Veronicastrum virginicum ‘Album’



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Veronicastrum virginicum ‘Album’


This elegant “Culver’s Root’ injects a showy vertical element to the late summer garden.
Veronicastrum virginicum ‘Album’ is graced with distinctive narrow spires of densely arranged, white tiny flowers in Autumn.
The flower spikes are borne in the shape of trident spears. So the flowers add a note of formality at a time of the year when the garden can be topsy-turvy and tossed about by the weather.
These blooms make a great cut flower. 

A tough performer

This reliable beauty shrugs off frost, and will grow quite happily in dry and arid conditions.
As a result it is a great water saving option.
At the same time it is easy to grow, requiring very low care and is fairly pest and disease-free. 

Growing: Veronicastrum virginicum ‘Album’

– Height with flowers: 100cm approx.
– Width: 70cm approx.
– Position: Full Sun to Partial Shade
– Soil: It prefers moist yet well drained soils, however it will tolerate a range of conditions. As long as it doesn’t dry out for long periods of time.

Reliable and beneficial for wildlife

– Fragrance: No scent, but it’s striking upright autumn flowers make up for that. In a time of the year when other flowers are flagging.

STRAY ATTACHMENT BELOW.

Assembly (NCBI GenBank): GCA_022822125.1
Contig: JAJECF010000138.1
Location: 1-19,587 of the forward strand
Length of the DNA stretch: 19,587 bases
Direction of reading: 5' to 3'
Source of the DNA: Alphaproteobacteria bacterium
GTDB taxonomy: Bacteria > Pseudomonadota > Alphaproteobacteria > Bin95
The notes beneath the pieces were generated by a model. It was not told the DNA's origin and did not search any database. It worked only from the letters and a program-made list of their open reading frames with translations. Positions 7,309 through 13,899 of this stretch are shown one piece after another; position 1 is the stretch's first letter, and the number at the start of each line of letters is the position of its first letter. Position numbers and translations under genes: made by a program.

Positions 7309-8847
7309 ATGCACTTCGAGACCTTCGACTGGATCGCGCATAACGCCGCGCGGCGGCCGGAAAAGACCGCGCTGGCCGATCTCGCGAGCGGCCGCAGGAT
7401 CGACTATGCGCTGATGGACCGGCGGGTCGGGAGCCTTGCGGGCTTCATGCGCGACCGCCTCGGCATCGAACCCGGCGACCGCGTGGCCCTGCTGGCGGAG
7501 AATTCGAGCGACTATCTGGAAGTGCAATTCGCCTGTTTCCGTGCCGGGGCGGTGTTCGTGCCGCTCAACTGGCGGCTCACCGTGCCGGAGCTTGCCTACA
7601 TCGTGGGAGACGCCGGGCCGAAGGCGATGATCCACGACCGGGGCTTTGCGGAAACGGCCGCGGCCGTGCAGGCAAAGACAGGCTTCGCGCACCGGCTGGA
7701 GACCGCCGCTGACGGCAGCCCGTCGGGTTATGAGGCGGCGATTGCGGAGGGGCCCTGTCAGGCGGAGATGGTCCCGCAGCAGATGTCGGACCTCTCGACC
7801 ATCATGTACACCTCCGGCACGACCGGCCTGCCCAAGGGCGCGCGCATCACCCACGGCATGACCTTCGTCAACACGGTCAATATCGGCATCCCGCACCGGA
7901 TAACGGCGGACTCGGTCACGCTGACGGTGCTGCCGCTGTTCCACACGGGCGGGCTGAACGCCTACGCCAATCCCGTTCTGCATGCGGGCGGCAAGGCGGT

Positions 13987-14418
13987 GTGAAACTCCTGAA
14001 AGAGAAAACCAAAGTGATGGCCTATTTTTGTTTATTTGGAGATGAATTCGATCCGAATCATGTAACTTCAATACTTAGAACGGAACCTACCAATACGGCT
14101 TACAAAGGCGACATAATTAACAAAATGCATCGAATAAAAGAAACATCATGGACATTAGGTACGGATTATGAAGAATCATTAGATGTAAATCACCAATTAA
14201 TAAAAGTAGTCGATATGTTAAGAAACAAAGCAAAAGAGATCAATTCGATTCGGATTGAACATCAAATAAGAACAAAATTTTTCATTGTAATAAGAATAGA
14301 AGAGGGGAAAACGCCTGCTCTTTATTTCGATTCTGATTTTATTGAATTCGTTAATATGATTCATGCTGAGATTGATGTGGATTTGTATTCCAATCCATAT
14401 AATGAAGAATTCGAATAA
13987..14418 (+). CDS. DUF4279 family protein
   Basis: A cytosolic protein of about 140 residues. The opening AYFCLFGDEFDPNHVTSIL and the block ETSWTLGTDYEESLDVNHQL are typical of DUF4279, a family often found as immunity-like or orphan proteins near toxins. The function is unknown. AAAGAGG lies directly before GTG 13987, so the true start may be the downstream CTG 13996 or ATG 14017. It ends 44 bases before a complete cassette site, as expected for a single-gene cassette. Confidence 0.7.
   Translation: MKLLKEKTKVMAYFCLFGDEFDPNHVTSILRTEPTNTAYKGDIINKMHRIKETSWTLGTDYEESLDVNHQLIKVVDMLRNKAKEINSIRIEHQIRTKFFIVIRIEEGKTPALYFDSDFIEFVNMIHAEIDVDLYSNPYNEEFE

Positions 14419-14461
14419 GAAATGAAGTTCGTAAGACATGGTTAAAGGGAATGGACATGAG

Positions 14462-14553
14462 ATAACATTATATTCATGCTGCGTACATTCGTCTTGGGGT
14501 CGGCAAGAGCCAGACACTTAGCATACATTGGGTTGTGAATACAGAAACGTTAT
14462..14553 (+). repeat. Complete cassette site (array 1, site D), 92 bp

– Frost: Veronicastrum virginicum is extremely frost hardy. As it can tolerate even hard frosts to below -20C.
– Growth: Herbaceous Perennial. So it will be tall over spring, summer and autumn and then die back in the winter. But do not fear – it is a tough performer and will be back next spring with the clump bigger and better than ever.
– Beneficial for wildlife: Butterflies and other beneficial pollinators find the nectar rich flowers a real boon at a difficult, hot time of the year.

Easy, low maintenance

– Care: An easy care and low maintenance plant.
However it will benefit from a shear to the socks when last frost has passed.
In addition it will enjoy a fertilise in early spring.
– Deer & Rabbit resistant: Our nibbling enemies usually leave it alone. In fact most pests and diseases leave this hardy perennial alone.
– Origin: Native to the Eastern United States and South-Eastern Canada. Where it grows in woodlands, thickets and open prairie grasslands. So this wide ranging native habitat explains the hardy nature of this easy and obliging plant.

Looks like Speedwell, Grows like Speedwell, but actually isn’t..

The name “Culver’s root” derives from a pioneer physician of the 18th century; Dr Culver.
He studied and used its bitter roots for purgative treatments. As for its botancal name; The generic name is from “Veronica”, the Latin name for the speedwell plant. Which is combined with “astrum” which means having a resemblance. This species was formerly known as Leptandra virginica and as Veronica virginica.


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